Starting your own Hive begins with one family member starting a free 20GB Family Hive by visiting GetOurHive.com or downloading the “OurHive” app on Google Play and the App Store. They can then invite as many family members or close friends as they want into their secure, private Hive. Each user can then download the free app on the iOS or Android device of their choice and start contributing and sharing family memories.

OurHive™ automatically stores your photos and videos in high resolution in your own private network. Anyone in your family Hive can download anytime they want and future updates will allow for even more functionality.

Visit us a www.GetOurHive.com to sign up and learn more, and join the conversation athttps://www.facebook.com/getourhive

Contact-Details: Kyle Strickland – kyle@ourhive.biz
www.GetOurHive.com

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Findmypast.co.uk To Publish Canterbury Cathedral Records Online

findmypast.co.uk, a leading UK family history website, has announced that it has been awarded a contract by Canterbury Cathedral Archives to publish historic records from the archive online. The first phase of the Canterbury Collection project will see an online version of the parish registers of the historic Archdeaconry of Canterbury, to be published in the coming weeks at findmypast.co.uk.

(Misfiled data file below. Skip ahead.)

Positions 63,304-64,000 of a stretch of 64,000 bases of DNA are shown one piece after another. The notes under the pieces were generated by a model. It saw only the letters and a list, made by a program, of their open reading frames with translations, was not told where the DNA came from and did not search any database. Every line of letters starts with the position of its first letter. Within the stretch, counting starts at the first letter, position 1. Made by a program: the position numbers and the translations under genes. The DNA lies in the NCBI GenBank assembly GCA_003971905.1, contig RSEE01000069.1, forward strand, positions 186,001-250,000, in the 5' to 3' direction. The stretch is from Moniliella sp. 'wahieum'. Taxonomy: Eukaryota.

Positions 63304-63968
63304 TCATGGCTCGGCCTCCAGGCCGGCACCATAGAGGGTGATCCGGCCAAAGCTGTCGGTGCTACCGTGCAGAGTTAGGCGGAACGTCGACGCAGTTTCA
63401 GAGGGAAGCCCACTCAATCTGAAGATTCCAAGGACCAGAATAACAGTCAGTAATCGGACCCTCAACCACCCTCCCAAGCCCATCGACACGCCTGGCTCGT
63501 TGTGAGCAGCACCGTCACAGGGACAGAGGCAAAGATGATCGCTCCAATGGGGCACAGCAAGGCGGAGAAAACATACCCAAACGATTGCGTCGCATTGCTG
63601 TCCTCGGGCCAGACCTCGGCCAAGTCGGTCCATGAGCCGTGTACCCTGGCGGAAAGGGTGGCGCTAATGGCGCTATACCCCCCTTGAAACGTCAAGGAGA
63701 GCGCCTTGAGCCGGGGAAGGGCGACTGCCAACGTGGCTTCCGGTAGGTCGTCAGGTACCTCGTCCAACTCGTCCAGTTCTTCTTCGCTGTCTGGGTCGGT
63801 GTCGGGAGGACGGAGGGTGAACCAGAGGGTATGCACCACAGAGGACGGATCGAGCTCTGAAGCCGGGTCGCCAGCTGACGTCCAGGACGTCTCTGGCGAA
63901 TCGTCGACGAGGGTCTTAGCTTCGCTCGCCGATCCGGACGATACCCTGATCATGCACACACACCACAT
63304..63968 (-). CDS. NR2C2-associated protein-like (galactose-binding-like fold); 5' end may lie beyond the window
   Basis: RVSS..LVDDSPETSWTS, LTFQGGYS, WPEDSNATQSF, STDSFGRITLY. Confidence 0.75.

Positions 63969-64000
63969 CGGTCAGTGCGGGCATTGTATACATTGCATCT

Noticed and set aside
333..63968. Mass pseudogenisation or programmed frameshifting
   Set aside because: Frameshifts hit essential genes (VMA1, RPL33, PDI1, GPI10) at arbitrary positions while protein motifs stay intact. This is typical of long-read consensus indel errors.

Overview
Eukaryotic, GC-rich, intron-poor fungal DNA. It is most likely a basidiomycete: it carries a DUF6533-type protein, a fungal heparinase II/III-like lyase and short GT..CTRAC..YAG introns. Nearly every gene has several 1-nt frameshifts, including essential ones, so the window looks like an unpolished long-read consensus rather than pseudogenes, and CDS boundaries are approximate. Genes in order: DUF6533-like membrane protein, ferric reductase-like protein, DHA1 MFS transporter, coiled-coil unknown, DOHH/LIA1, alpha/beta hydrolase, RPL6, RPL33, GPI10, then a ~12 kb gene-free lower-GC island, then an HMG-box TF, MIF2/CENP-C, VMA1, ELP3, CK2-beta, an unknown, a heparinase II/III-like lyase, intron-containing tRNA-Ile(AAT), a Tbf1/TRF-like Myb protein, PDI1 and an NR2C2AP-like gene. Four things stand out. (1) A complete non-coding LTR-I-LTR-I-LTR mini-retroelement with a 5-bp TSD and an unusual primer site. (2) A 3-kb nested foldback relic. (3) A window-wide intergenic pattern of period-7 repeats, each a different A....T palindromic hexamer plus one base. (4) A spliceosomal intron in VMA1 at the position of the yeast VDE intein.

An estimated 270,000 images containing over a million entries will be published on the website, covering parish churches from a wide expanse of East Kent, including:
– the city of Canterbury
– the towns of Faversham, Wye and Elham
– Thanet
– towns along the east Kent coast stretching from Whitstable in the north round to Hythe in the south

The launch has been timed to coincide with the temporary closure of Canterbury Cathedral Archives for refurbishment, so that family historians and local historians can continue to enjoy access to these fascinating records until the Archives reopens in autumn 2012.

From the initial online launch in February, visitors to the findmypast.co.uk website will be able to browse through the scanned pages of the parish records to search for their ancestors. At the same time, findmypast.co.uk will start to transcribe the records, with a view to creating an index and making them fully searchable on the website later this year.

Paul Nixon, Content Licensing Manager for findmypast.co.uk, said: “We’re really looking forward to seeing these invaluable records from Canterbury Cathedral Archives go live on findmypast.co.uk, strengthening the site’s position as the natural home for UK parish records.”

Canterbury Cathedral Archivist Cressida Williams, added: “Working with findmypast has provided us with a wonderful opportunity to expand access to these records to a worldwide audience. This resource will be a great asset for anyone with an interest in the history of this part of Kent.”

The Canterbury Collection will join an impressive array of UK parish records at findmypast.co.uk, including records from Manchester Archives, Cheshire Archives, Plymouth & West Devon Record Office and Welsh Archives, in addition to over 40 million parish records from family history societies throughout the UK in partnership with the Federation of Family History Societies.